A new chapter opened Thursday in the drama over the future of the $37 billion Redstone media empire, with CBS Corporation and Viacom announcing plans to explore a reunion, reigniting a plan that fizzled a little more than a year ago.
In simultaneously released statements, CBS and Viacom — which were part of the same company from 2000 to 2006 — said that their boards had created special committees of independent directors to “evaluate a potential combination.” Yet the companies cautioned that there could be “no assurance that this process will result in a transaction or on what terms any transaction may occur.”
In rekindling the possibility though, both companies are acknowledging that they must get bigger to remain competitive in a media industry that now prioritizes scale.
In the past year, The Walt Disney Company has agreed to buy most of 21st Century Fox in a deal that would form an entertainment colossus for the age of streaming. AT&T is still pursuing an $85.4 billion acquisition of Time Warner. At the same time, traditional media companies are contending with technology companies like Apple and Facebook that have moved into the entertainment business.
“While it never was the case that you need scale to have a successful business, it becomes a more credible proposition to investors to say that you need it,” said Brian Wieser, a senior analyst at Pivotal Research. “Investors believe that scale equals clout and clout equals pricing power with both suppliers and customers.”
The ailing 94-year-old media mogul Sumner M. Redstone took control of Viacom in 1987, through National Amusements, the private theater chain started by his father. He then went on to acquire CBS in 2000 in a nearly $40 billion deal. Mr. Redstone split the two companies apart in 2006 amid uncertainty about the future of both businesses.
Thursday’s development echoes moves made by the companies in September 2016, after Mr. Redstone and his daughter, Shari Redstone, demanded the reunification of CBS and Viacom following a tumultuous year that led to the ouster of Viacom’s chief executive, Philippe P. Dauman. (Through National Amusements, the Redstone family controls about 80 percent of the voting stock in both CBS and Viacom.)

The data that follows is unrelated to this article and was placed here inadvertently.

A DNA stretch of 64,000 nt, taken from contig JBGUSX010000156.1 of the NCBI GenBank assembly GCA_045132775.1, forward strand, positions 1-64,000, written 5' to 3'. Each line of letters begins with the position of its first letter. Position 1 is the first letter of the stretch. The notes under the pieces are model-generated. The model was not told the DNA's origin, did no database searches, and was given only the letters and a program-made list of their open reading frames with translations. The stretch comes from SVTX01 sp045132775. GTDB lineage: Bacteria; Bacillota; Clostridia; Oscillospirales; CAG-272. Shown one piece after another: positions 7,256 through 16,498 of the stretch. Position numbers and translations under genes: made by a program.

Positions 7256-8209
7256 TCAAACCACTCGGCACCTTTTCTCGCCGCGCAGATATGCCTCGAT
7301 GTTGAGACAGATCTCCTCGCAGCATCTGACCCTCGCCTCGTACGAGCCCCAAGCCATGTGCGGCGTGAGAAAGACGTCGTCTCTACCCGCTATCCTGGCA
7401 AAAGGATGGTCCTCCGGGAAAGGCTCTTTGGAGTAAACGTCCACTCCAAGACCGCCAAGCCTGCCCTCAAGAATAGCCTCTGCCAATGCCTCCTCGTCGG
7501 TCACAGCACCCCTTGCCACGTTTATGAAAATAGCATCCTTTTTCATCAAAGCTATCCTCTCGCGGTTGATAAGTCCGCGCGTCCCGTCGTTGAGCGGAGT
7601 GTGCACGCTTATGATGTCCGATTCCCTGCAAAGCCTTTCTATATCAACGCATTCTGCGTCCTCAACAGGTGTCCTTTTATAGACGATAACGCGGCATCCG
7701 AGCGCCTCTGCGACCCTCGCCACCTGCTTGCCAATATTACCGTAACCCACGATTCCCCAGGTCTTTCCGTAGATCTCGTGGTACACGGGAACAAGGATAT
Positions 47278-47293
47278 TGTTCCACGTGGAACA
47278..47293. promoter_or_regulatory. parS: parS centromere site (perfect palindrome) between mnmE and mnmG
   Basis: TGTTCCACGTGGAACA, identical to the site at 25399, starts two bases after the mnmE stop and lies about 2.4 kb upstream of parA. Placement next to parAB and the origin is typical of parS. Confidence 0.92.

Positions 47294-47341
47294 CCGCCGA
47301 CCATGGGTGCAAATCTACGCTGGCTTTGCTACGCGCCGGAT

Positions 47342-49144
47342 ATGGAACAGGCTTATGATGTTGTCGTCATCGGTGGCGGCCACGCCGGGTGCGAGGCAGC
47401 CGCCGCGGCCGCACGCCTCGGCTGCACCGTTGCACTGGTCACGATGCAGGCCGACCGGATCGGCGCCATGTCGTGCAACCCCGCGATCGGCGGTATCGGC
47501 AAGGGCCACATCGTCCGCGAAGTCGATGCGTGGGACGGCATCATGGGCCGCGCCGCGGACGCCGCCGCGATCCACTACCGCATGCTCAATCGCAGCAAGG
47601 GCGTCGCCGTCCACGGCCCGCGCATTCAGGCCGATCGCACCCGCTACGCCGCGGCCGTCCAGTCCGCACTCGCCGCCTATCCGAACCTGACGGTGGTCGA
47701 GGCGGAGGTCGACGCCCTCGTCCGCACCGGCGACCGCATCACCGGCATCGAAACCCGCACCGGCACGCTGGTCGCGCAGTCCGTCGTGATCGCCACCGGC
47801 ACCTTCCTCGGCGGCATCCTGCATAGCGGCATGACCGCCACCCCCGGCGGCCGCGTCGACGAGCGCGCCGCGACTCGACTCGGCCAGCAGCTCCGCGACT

Yet those plans relied largely on winning over Leslie Moonves, the chairman and chief executive of CBS, whom Ms. Redstone wanted to lead the combined company. Mr. Moonves expressed skepticism about how such a deal would benefit both Viacom, which had been struggling, and CBS, which had been delivering strong results. In addition, Mr. Moonves was seeking strategic and operational freedom over the combined companies.
Three months later, the merger talks fell apart. Viacom, with Ms. Redstone’s support, named Bob Bakish as its new chief executive. In the year since, Mr. Bakish has worked to revive the company by reinvigorating MTV, Comedy Central and other Viacom TV networks for the digital age, bringing growth to the Paramount Pictures studios and expanding the company’s international footprint.
But both companies face challenges keeping pace in an increasingly digital world, especially amid the merger frenzy that has swept across the media industry. “As the world around CBS and Viacom will soon be inhabited by giant companies with endless balance sheets, the reality of the current arms race has recently weighed on these two stocks,” Michael Nathanson, an analyst with MoffettNathanson Research said in a recent research note.
In a statement on Thursday, National Amusements said that it supported “the processes announced by CBS and Viacom to evaluate a combination of the two companies, which we believe has the potential to drive significant, long-term shareholder value.”
Mr. Wieser, the media analyst, noted that a deal could also be aimed at more firmly establishing a successor to Mr. Moonves, 68. “Shari Redstone is more firmly in control,” he said. “She has her person in place at Viacom and potentially a successor she’d like to see to Les Moonves.”